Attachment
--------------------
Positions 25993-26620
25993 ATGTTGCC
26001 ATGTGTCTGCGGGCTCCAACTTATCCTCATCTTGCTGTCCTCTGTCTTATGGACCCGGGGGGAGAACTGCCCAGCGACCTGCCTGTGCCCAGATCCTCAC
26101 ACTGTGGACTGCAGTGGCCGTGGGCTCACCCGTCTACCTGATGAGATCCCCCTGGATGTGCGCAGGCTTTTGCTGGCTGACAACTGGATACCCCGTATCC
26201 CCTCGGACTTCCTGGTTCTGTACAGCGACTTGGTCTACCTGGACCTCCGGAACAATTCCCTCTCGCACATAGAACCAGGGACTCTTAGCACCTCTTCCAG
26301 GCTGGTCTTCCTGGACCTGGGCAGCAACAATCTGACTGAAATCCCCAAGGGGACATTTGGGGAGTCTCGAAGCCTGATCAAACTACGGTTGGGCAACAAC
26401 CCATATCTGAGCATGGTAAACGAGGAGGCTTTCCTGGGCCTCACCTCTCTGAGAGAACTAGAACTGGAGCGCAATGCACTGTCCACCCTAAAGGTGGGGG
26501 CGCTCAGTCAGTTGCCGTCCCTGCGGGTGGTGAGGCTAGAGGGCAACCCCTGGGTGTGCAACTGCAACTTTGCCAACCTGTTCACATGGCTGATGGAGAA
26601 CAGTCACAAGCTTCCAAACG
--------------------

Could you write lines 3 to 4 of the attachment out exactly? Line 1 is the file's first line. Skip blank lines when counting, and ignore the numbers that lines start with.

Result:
26001 ATGTGTCTGCGGGCTCCAACTTATCCTCATCTTGCTGTCCTCTGTCTTATGGACCCGGGGGGAGAACTGCCCAGCGACCTGCCTGTGCCCAGATCCTCAC
26101 ACTGTGGACTGCAGTGGCCGTGGGCTCACCCGTCTACCTGATGAGATCCCCCTGGATGTGCGCAGGCTTTTGCTGGCTGACAACTGGATACCCCGTATCC